by Staff Sgt. Brandon Shapiro
6th Air Mobility Wing Public Affairs
2/11/2013 - MACDILL AIR FORCE BASE, Fla. -- Would
it be surprising to find out that enlisted military personnel took the
top spot for having the most stressful job in America in 2013? Well,
don't be surprised, as holding the dubious distinction is not unusual.
According to an annual report published by a prominent internet job
site, enlisted military members are at the top when it comes to stress,
nearly maxing each of the 11 stress factors used to determine the
ranking. Those factors included areas such as hazards, travel, physical
demands, competitiveness, and risk to one's own life or to others.'
Although this may seem shocking, the fact isn't anything new; military
personnel have been given this distinction for years. What is new are
the ways to counteract the mental and emotional strains from such a
It all boils down to this, if one's mental resiliency is lackluster or unstable, daily stressors will take hold of their life.
By lacking resilience, you will more than likely succumb to the mental
pitfalls that keep you at risk. Those pitfalls can cause you to have a
pessimistic perspective, see problems as one-sided, feel victimized, and
choose unhealthy coping mechanisms such as alcohol and drug abuse.
Eventually, no matter one's rank or reputation, everyone experiences the
ebbs and flows of life and will need help getting through them.
Two of the most important skills being taught in Department of Defense
resiliency programs are personal preparation and recognition techniques.
The ability to recognize "thinking traps" so that the proper measures
can be taken to head off negative or harmful reactions, ensures
readiness, an important element of mental fitness.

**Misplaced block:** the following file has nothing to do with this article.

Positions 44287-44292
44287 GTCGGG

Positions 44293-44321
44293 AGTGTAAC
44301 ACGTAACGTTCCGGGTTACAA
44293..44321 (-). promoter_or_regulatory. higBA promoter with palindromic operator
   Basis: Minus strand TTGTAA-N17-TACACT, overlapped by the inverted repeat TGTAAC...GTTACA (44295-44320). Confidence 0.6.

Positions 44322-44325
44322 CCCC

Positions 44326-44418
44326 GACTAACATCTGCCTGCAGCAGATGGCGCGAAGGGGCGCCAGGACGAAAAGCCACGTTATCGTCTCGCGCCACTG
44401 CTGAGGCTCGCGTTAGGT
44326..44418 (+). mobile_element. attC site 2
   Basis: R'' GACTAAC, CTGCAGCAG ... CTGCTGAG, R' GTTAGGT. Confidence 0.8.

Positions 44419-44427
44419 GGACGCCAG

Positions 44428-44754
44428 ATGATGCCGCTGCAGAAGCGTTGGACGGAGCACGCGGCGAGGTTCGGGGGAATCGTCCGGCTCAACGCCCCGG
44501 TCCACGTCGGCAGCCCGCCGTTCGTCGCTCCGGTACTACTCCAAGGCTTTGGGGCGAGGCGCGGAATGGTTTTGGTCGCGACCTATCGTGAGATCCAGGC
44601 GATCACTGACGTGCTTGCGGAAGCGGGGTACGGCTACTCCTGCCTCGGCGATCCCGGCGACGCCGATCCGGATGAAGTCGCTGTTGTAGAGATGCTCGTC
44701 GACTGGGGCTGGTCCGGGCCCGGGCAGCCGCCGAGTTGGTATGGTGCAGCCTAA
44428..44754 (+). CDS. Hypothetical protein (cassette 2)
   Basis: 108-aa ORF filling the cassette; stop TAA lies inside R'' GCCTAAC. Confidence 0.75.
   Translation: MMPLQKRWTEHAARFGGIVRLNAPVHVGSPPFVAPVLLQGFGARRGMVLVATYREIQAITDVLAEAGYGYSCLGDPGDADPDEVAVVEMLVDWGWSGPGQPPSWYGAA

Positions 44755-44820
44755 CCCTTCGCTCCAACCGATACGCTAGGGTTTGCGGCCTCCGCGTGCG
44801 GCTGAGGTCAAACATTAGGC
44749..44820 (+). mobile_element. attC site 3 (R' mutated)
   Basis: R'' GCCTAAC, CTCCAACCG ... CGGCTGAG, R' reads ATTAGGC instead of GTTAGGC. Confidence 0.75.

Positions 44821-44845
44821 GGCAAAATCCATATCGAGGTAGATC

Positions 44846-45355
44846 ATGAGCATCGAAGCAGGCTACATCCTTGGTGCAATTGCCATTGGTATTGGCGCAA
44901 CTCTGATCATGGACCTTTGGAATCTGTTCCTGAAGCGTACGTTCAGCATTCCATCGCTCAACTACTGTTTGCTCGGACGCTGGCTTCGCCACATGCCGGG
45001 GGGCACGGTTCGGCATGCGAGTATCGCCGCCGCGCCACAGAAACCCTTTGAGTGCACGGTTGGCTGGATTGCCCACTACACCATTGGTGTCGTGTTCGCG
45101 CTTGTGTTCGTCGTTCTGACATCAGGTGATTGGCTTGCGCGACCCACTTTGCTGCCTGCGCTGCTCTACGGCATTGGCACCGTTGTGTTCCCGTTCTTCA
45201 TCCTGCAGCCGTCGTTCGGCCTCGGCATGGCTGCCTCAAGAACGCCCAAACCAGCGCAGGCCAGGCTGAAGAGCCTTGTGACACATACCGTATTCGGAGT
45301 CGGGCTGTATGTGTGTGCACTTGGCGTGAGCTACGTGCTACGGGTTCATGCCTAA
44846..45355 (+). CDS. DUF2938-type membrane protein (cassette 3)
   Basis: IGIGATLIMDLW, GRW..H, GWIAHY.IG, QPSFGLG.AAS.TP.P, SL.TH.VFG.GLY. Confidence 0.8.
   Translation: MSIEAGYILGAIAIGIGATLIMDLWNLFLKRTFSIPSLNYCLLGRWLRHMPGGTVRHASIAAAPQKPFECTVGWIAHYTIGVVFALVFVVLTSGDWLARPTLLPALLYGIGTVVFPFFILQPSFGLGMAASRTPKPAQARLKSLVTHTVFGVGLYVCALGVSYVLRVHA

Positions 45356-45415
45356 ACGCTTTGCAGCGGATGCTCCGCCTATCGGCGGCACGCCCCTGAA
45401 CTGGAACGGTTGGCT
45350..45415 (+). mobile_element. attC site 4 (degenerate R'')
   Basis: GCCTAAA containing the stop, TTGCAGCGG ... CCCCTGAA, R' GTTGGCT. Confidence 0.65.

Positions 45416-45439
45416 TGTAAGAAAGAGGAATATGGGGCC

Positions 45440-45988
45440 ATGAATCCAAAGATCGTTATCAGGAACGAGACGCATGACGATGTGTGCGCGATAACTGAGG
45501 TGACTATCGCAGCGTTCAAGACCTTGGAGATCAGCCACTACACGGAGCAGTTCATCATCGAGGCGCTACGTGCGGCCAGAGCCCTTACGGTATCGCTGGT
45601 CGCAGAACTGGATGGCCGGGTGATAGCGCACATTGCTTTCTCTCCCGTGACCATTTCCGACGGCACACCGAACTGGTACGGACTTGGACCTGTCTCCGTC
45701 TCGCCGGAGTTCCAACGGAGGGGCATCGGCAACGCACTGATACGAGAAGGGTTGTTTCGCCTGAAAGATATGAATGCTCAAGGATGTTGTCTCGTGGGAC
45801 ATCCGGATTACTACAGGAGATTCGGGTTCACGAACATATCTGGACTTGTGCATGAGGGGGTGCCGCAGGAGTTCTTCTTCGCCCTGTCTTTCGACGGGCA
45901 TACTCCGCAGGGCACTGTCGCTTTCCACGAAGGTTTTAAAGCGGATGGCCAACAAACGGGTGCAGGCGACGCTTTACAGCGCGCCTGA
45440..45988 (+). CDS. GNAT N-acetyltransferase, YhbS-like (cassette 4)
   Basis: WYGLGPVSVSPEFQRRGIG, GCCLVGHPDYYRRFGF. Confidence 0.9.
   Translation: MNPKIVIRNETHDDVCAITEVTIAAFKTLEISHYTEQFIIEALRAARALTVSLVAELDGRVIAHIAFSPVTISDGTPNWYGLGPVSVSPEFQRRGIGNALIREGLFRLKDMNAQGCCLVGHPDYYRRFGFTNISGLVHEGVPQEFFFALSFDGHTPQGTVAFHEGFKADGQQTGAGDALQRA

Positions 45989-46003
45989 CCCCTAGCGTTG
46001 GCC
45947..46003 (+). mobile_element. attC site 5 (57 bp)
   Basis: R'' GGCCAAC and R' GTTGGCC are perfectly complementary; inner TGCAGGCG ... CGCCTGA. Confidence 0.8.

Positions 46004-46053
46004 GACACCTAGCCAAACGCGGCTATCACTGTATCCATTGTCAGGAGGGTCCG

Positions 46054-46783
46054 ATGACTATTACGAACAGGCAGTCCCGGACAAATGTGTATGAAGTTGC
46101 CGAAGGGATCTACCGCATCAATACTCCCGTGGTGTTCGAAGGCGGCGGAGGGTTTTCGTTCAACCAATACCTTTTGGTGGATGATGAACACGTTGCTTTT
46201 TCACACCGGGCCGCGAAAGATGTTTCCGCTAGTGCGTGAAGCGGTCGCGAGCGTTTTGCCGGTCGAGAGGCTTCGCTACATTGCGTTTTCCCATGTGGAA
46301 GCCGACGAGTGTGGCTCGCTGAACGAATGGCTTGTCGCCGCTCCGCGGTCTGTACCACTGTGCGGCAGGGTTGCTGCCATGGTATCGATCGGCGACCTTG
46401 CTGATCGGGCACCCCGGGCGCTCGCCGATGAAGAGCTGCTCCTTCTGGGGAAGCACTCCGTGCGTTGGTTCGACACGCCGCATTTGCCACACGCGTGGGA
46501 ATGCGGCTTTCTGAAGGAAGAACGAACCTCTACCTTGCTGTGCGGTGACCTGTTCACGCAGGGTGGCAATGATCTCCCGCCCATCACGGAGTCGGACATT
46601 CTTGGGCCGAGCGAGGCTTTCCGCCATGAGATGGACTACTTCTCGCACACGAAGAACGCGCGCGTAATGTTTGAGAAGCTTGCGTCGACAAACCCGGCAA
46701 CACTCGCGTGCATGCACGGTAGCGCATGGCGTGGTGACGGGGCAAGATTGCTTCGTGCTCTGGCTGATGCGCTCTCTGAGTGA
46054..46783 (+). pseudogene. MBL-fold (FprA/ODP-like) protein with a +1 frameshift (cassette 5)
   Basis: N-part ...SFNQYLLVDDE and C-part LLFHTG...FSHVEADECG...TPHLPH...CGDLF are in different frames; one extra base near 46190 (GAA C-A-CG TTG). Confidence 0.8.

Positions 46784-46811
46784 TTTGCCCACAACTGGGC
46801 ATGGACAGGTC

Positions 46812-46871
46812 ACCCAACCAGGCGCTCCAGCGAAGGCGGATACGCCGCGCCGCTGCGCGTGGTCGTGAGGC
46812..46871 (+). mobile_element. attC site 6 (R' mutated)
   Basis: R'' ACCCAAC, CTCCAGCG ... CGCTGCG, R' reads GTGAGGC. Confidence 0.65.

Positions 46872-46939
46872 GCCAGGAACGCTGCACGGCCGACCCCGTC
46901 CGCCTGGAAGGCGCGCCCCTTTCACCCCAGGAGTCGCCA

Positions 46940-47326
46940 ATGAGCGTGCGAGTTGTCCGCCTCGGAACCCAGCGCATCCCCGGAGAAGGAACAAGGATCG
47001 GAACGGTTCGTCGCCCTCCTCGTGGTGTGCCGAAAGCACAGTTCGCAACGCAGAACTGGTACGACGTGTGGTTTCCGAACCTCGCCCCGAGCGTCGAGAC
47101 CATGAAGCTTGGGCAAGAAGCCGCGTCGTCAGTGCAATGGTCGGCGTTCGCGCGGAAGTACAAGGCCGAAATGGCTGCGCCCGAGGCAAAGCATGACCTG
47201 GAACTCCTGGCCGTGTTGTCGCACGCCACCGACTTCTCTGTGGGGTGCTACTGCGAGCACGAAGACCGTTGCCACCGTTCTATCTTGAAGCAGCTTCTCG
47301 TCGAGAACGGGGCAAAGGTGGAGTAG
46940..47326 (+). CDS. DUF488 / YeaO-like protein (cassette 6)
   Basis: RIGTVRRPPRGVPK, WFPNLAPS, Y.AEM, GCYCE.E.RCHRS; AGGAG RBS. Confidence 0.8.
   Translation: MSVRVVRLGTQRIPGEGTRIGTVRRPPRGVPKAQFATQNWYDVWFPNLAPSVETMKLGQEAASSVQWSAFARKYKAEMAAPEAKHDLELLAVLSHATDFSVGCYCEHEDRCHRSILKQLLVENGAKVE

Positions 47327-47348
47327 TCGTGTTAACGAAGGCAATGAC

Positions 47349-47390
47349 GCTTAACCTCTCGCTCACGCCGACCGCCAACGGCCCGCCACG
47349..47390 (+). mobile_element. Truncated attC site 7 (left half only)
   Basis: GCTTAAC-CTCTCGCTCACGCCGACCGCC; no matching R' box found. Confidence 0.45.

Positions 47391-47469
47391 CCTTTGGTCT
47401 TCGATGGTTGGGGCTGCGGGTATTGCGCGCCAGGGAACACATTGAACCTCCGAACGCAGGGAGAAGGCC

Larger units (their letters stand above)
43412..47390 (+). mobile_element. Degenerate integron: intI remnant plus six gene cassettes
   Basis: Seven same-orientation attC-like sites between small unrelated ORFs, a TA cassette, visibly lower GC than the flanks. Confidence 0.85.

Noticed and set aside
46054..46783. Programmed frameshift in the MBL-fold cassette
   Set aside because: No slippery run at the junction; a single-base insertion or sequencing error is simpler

Tunnel vision, jumping to conclusions, personalizing and evaluating the
situation from an emotional perspective, are common traps military
members fall into.
It's natural to subconsciously resort to these mental crutches.
Remember, it's not the end of the world; this type of negative thinking
can become second nature. The brain is the most complex device in the
universe, and without proper conditioning it may automatically make
The first stride in mental condition is to always remember to step back
and analyze the situation; by doing so you will avoid irrational
emotional responses, tunnel vision and senseless reactions.
What is one's first reaction when cut off by another driver? Rage, agitation or feeling disrespected, right?
It's frivolous to dwell on such incidents, clear your emotional response
and move on. If the situation dictates action, your reasoned evaluation
will make it easier to take the appropriate action.
As mental anxiety and stress mount, remembering to analyze the situation
will help pinpoint the source of one's frustrations. One of the best
ways to identify the sources of stress is to analyze habits, attitudes
and excuses. Write them down and reflect on how these three things
dictate one's mental resiliency and toughness. What could have been done
differently to avoid any thinking traps? Maybe it's just time to
relieve some pent up stress and emotions.
The famous writer James Howell once said, "All work and no play makes
Jack a dull boy." It's a truth that results in mental health
professionals consistently prescribing the same stress relief
technique--make time for fun and relaxation.
Bottom line, whenever encountering an unfamiliar situation that affects
your mental, spiritual, social or physical wellbeing, never hesitate to
utilize the trained professionals the Air Force provides. The mental
health office, family advocacy, chapel, Health and Wellness Center or
Airman and Family Readiness Center are ready to help ensure one's mental
toughness and conditioning are paired with positive self-esteem and
coping skills. These professionals are available during challenging
times and will bolster one's ability to react to stress in a